Find Ways To End Exam Fraud

Muoboghare To Monitors, Marshals


EXAMINATION monitors and marshals for the 2012 Senior School Certificate Examinations (SSCE) in Delta State have been charged to develop new strategies to bring the unwholesome act of exam inaction  irregularities to an end.

The Commissioner for Basic and Secondary Education, Prof Patrick Muoboghare gave this charge at examination briefing session for Examination Monitors and Marshals for the 2012 held at the Teachers House, Asaba, yesterday.

Muoboghare said that the annual event by his Ministry was aimed at discussing the experiences gathered in the previous years as well as sharing new ideas and providing guidelines for successful examination monitoring.

He added that the monitoring exercise was an attempt to ensure that the State remains one of the most examination ethics friendly States in the Federation.

“As you are aware, the conduct of examination that is free from all forms of irregularities in our school system has been the dream of the State Government bearing in mind the fact that any examination prone to malpractice is bound to produce false report of the candidates and the school.” Prof Muoboghare said.

The Commissioner stated that taking over the payment of examination fees and other levies associated with examination in the State by the State Government has resulted to reduction of the incidence of drift of our candidates to neighboring States where they register in “miracle centres” for the purpose of writing external examination.

According to him, as a result of the laudable act of the Government, the students’ enrolment figure for WAEC and SSCE in the state has increased from 38,440 in 2010, 51,687 in 2011 and now 56,280 in 2012.

Muoboghare who expressed disappointment that the State has fallen in her ranking at the National level, however said it is in this bid to strengthen the monitoring exercise that the concept of Marshals was now being introduced. “There is need for us to work together to justify the huge investment of the State Government in the education industry.” The Commissioner noted.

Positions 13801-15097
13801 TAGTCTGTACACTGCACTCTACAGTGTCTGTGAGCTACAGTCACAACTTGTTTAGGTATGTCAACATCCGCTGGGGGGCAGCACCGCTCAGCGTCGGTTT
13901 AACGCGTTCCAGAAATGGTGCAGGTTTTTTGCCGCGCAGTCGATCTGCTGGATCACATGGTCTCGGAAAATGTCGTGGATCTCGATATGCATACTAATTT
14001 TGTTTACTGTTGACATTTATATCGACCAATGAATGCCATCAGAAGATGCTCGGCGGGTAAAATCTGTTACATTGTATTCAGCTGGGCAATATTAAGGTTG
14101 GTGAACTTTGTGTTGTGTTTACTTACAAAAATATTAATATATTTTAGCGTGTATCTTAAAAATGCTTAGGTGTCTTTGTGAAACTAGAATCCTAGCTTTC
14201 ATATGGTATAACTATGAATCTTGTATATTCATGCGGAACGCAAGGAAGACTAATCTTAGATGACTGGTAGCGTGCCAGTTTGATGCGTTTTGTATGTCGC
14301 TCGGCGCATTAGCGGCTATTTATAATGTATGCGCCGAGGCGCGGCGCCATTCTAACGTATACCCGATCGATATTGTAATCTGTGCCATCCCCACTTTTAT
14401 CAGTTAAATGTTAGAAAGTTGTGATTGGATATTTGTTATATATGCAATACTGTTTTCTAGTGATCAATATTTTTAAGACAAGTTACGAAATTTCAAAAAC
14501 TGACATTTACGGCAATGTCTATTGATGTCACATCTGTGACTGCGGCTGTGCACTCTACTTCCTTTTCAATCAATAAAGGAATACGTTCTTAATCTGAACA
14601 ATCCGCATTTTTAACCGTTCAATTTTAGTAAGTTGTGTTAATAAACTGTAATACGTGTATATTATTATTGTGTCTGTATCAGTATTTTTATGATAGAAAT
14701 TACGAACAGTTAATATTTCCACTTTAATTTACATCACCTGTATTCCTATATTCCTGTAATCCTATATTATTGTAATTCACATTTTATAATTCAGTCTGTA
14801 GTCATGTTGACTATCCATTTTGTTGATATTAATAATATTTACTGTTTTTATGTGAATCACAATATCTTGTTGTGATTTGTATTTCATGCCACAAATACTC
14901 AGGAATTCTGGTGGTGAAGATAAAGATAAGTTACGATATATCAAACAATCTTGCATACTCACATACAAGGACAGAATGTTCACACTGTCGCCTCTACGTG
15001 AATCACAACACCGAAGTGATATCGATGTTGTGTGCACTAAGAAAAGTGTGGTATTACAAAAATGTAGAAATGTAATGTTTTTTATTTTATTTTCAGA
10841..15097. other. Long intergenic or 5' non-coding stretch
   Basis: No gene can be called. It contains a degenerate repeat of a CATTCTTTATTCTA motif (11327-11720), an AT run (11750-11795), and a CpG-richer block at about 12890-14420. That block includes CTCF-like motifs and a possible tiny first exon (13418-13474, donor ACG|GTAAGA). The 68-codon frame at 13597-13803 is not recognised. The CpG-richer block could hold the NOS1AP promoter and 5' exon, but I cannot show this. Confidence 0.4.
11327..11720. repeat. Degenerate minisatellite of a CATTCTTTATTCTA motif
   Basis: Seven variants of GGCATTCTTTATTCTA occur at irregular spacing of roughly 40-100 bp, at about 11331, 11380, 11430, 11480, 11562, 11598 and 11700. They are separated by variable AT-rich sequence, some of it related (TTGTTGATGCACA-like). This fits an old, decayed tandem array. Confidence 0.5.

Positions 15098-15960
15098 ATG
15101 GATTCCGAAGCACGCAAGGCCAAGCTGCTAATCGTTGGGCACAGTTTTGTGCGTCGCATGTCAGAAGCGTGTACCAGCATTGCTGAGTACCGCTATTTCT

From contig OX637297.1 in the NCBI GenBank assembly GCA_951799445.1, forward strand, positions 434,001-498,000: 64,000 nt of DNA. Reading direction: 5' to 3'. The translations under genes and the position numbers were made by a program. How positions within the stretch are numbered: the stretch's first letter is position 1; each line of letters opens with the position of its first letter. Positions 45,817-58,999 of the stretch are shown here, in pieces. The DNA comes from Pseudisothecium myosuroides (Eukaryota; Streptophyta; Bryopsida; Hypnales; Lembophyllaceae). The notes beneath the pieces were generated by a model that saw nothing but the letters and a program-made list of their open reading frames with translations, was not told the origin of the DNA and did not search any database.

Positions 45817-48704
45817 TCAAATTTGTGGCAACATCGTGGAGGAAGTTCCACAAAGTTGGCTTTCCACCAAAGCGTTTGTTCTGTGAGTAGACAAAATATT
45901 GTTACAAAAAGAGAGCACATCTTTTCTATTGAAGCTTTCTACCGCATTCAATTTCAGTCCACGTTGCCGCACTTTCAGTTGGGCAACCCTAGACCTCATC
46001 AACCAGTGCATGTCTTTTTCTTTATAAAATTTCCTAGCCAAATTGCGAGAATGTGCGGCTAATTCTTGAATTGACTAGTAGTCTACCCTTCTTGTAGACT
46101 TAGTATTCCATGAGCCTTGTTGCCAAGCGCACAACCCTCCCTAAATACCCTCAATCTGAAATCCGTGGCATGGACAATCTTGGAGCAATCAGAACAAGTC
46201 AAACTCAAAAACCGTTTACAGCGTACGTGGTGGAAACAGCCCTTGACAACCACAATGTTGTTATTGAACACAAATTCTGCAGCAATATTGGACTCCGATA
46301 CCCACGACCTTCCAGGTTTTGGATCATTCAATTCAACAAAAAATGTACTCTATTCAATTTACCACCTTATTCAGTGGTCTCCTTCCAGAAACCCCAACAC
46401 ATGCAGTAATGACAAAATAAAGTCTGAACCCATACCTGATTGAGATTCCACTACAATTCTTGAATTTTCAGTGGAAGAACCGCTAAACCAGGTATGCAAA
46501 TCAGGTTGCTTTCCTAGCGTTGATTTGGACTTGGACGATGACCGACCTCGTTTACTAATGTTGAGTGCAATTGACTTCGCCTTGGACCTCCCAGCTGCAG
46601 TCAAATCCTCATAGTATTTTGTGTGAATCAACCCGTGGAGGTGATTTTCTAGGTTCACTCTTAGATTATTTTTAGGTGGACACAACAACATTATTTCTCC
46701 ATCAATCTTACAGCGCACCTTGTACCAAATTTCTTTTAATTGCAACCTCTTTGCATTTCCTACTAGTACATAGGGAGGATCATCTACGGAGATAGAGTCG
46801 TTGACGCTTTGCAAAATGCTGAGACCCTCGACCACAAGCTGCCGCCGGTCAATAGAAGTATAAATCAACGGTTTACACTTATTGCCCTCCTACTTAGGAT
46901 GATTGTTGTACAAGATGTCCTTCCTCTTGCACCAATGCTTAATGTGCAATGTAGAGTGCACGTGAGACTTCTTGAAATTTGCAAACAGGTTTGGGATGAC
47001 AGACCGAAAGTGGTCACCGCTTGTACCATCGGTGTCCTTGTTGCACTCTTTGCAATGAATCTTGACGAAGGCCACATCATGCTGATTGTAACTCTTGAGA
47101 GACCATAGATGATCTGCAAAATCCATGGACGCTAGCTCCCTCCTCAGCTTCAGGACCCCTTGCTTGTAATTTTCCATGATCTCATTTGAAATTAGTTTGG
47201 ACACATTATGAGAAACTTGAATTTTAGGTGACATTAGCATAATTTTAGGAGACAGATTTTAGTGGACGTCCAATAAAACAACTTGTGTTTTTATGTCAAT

The Commissioner who expressed unhappiness for the report from monitors last year which he said did not reveal all the incidences of malpractices in schools added that reports from WAEC and NECO showed that there were some cases of malpractice.

He however warned that any monitor/ marshal who fails to report incidences of any form of malpractice would be treated as an accomplice and would be sanctioned accordingly.

Also speaking at the event, the Director, Examinations and Standards, Sir A.O.U Ekeke, enjoined exam monitors to be vigilant, resourceful and not to be intimidated by threats from examination fraudsters, adding that the ministry of Basic and Secondary has set out rules and regulations to guide them in the course of their duties.

The briefing section attracted the Chief Inspectors of Education in the State, The Branch Controller WAEC, Zonal Co-coordinator NECO, the State Co-coordinator NABTEB, JAMB, among others.